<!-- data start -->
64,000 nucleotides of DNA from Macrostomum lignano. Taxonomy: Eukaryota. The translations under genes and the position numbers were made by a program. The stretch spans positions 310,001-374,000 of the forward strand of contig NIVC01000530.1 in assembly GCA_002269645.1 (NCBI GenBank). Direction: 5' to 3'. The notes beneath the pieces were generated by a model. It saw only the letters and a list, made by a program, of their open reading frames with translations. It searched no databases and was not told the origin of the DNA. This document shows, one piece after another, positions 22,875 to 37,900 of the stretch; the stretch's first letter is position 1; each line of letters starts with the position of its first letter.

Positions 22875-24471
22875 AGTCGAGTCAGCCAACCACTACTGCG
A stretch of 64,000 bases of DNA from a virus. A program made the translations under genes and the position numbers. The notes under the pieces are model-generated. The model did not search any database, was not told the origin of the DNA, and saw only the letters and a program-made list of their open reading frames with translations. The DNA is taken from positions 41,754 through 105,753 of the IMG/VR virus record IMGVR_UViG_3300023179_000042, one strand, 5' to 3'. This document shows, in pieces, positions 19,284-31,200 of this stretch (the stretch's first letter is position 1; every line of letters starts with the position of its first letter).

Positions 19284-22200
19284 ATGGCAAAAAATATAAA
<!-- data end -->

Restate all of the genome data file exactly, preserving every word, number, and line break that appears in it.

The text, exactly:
64,000 nucleotides of DNA from Macrostomum lignano. Taxonomy: Eukaryota. The translations under genes and the position numbers were made by a program. The stretch spans positions 310,001-374,000 of the forward strand of contig NIVC01000530.1 in assembly GCA_002269645.1 (NCBI GenBank). Direction: 5' to 3'. The notes beneath the pieces were generated by a model. It saw only the letters and a list, made by a program, of their open reading frames with translations. It searched no databases and was not told the origin of the DNA. This document shows, one piece after another, positions 22,875 to 37,900 of the stretch; the stretch's first letter is position 1; each line of letters starts with the position of its first letter.

Positions 22875-24471
22875 AGTCGAGTCAGCCAACCACTACTGCG
A stretch of 64,000 bases of DNA from a virus. A program made the translations under genes and the position numbers. The notes under the pieces are model-generated. The model did not search any database, was not told the origin of the DNA, and saw only the letters and a program-made list of their open reading frames with translations. The DNA is taken from positions 41,754 through 105,753 of the IMG/VR virus record IMGVR_UViG_3300023179_000042, one strand, 5' to 3'. This document shows, in pieces, positions 19,284-31,200 of this stretch (the stretch's first letter is position 1; every line of letters starts with the position of its first letter).

Positions 19284-22200
19284 ATGGCAAAAAATATAAA